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Rubber Rationing

The Coruba team will be observing the 2-minute silence to honour the brave men and women who lost their lives during World War II and other conflicts. We will remember them.

During World War II, rationing played a major part in the lives of people on the Home Front in both Britain and the United States. While food was one of the main commodities rationed in Britain, the American public was subject to the rationing of rubber tyres.

Rubber was the first item to be rationed by the US Office of Price Administration. The shortages occurred because the Japanese conquered the main rubber-producing nations of the Dutch East Indies and Malaya between January and March 1942, wiping out 91% of the United States' rubber supply.

The problem was compounded because the cargo ships were being requisitioned for military use, reducing the nation's ability to import rubber from South America. A synthetic rubber programme had been launched but it didn't produce enough to meet military and civilian needs.

Rubber tyres

© Public Domain


Rubber shortages

Although America had stockpiled crude rubber before the war, there was only enough to last for one year in peacetime. Desperate measures were needed to ensure the rubber required by the military didn't run out.

In the 1940s, 75% of rubber was used to manufacture automobile tyres, but it was also used for raincoats, gloves, boots, babies' pants, waterproof sheets, corsets, bathing caps, hot water bottles, toys and garden hoses.

The armed forces needed rubber for many purposes including vehicle and aircraft tyres, gas masks, oxygen masks, pontoon bridges, medical equipment and military wear, such as raincoats, boots and shoes.


Rationing launch

The rationing of tyres and other rubber goods began on 5th January 1942 and continued until 31st December 1945. A number of Local Tyre Rationing Boards were set up to monitor local use. A certificate was required to have new tyres fitted and they were reserved for public health and safety vehicles including ambulances, fire engines, police vehicles, bin lorries and mail vans. Vehicles that were deemed essential (such as trucks that transported food and fuel) were also permitted to have new tyres, as were public transport vehicles.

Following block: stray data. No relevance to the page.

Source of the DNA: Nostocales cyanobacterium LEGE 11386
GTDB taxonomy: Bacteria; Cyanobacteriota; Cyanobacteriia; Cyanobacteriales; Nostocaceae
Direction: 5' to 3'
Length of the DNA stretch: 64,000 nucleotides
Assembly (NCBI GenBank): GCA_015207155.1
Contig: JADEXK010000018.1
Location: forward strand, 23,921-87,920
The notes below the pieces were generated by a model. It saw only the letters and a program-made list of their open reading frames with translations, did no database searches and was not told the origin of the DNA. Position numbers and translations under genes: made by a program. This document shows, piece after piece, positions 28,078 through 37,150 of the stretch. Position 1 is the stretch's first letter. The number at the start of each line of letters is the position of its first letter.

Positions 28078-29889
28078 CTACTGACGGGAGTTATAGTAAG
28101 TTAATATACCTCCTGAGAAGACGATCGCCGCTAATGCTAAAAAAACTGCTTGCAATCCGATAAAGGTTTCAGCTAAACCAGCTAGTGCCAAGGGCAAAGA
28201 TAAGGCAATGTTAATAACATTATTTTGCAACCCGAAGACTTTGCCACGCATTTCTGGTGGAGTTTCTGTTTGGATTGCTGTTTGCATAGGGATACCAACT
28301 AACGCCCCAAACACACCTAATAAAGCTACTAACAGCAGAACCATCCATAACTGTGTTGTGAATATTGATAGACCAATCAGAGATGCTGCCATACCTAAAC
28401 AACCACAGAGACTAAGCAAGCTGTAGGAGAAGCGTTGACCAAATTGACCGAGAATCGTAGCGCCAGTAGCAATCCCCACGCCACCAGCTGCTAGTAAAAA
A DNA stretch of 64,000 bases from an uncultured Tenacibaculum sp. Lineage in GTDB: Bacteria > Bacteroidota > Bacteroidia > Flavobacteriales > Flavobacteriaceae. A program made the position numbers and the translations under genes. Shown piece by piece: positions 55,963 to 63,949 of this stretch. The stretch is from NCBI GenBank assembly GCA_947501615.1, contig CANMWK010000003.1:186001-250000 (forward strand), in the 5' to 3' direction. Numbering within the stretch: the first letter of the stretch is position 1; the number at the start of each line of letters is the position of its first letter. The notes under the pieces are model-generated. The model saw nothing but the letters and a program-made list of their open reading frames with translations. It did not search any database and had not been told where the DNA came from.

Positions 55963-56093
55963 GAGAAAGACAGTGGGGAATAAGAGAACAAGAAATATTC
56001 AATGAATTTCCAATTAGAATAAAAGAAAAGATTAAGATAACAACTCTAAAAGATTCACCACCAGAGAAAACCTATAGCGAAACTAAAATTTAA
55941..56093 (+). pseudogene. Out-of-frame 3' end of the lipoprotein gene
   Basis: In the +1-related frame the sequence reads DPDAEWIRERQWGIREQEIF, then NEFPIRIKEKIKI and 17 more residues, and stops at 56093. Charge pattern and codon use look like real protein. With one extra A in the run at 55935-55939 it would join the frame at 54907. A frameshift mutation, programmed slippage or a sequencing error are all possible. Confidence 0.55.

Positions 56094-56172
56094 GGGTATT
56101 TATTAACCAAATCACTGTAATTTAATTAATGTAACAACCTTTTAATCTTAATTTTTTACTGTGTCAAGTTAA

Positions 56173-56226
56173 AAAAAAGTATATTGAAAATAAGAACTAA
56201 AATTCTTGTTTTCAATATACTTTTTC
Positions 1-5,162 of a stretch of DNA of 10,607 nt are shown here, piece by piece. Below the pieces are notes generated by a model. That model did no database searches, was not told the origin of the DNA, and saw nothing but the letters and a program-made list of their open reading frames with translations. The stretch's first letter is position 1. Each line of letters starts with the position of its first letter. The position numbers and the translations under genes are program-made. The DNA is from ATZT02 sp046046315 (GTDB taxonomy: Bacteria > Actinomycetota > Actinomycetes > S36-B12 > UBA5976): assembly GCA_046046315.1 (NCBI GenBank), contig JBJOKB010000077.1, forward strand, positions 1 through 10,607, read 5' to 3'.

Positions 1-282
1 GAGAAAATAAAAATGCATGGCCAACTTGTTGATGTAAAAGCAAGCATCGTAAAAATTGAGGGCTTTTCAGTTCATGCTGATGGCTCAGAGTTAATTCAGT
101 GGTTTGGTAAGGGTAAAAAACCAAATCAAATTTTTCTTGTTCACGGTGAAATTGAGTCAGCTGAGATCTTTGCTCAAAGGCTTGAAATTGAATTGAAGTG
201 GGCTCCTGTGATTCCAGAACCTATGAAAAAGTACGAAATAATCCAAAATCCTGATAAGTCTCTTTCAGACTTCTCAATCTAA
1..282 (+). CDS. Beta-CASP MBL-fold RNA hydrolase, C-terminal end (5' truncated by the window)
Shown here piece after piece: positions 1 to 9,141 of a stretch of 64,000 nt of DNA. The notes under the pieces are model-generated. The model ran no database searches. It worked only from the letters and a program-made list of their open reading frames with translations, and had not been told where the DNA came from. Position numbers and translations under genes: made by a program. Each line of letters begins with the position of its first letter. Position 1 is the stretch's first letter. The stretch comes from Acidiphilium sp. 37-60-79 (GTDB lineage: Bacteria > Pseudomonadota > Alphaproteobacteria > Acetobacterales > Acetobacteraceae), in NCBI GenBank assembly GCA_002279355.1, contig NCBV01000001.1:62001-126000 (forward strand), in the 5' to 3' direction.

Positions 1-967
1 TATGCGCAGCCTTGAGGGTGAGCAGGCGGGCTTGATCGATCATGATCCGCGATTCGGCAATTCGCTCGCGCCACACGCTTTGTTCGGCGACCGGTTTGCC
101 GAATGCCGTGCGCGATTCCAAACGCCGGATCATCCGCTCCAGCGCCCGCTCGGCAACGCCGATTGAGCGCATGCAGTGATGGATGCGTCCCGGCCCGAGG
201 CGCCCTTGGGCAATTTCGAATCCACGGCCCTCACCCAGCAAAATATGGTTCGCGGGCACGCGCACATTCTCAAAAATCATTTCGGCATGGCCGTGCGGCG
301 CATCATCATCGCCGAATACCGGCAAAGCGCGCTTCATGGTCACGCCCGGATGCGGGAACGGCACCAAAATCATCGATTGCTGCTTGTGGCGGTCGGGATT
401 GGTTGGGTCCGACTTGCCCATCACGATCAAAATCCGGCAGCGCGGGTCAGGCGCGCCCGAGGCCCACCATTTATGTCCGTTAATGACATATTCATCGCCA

Occasionally, defence workers who shared rides and taxi drivers were allowed to have new tyres. Any civilians who had extra tyres stored on their property had to surrender them for military use, as they were allowed to keep only five tyres per vehicle.


Military demand

The rubber was put to good use - a heavy bomber aircraft required 1,825 lbs of rubber and a military scout vehicle needed 306 lbs, while a gas mask needed 1.11 lbs, so nothing went to waste.

Rationing of men's rubber work shoes and boots began on 30th September 1942, while most other rubber products for civilians ceased production for the duration of the war. Everyone had to make do and mend.

The business world also supported the move, with the luxury department store Macy’s cancelling its traditional Thanksgiving Day parade between 1942 and 1944 to conserve rubber. It normally featured hundreds of helium-filled rubber balloons in the parade, but in November 1942, store bosses handed over all of the balloons to help the war effort.


Public campaigns

The government also ran public service campaigns to educate civilians on how to care for their existing rubber products to make them last longer. They were encouraged to protect rubber items from moisture and heat, to clean them properly and to avoid folding them. Holes and tears must be repaired quickly and elastic must not be over-stretched.

A nationwide rubber drive was held between 15th and 30th June 1942. Everyone was encouraged to donate any rubber items they had so they could be recycled for the war effort. The campaign was a big success and people brought in tyres, raincoats, boots, hot water bottles and floor mats. They were paid one penny per lb of rubber that they donated. A total of 450,000 tons of scrap rubber was collected.


Making tyres last

It was difficult for civilians to make five tyres last for the duration of the war. They had to drive very carefully and at a speed limit of 35 mph - known as the Victory Speed. Tyres wore out 50% quicker at speeds of 60 mph than they did at 30 mph.

Nationwide petrol rationing was brought in to make people drive less. Motorists were encouraged to execute slow and steady starts, stops and turns to make the tyres' tread last longer.

People were advised to use public transport, to avoid rough roads and to car-share. Having your car properly maintained became more important than ever before. Jobs such as adjusting the brakes, aligning the wheels, inflating the tyres to the correct pressure and repairing punctures promptly all helped to prolong the tyres' life. All motor racing was banned for the duration of the war.


Make it do!

During the war, in the same way as Brits adopted the "make do and mend" attitude, the American public embraced the "make it do" ethos in relation to tyres and other rubber items. As World War II drew to a close in 1945, so did the government's rubber rationing programme.

On Remembrance Sunday, 10th November, special services will be taking place at churches and cenotaphs across the world to commemorate everyone who made the ultimate sacrifice for the freedom of future generations. Lest we forget.

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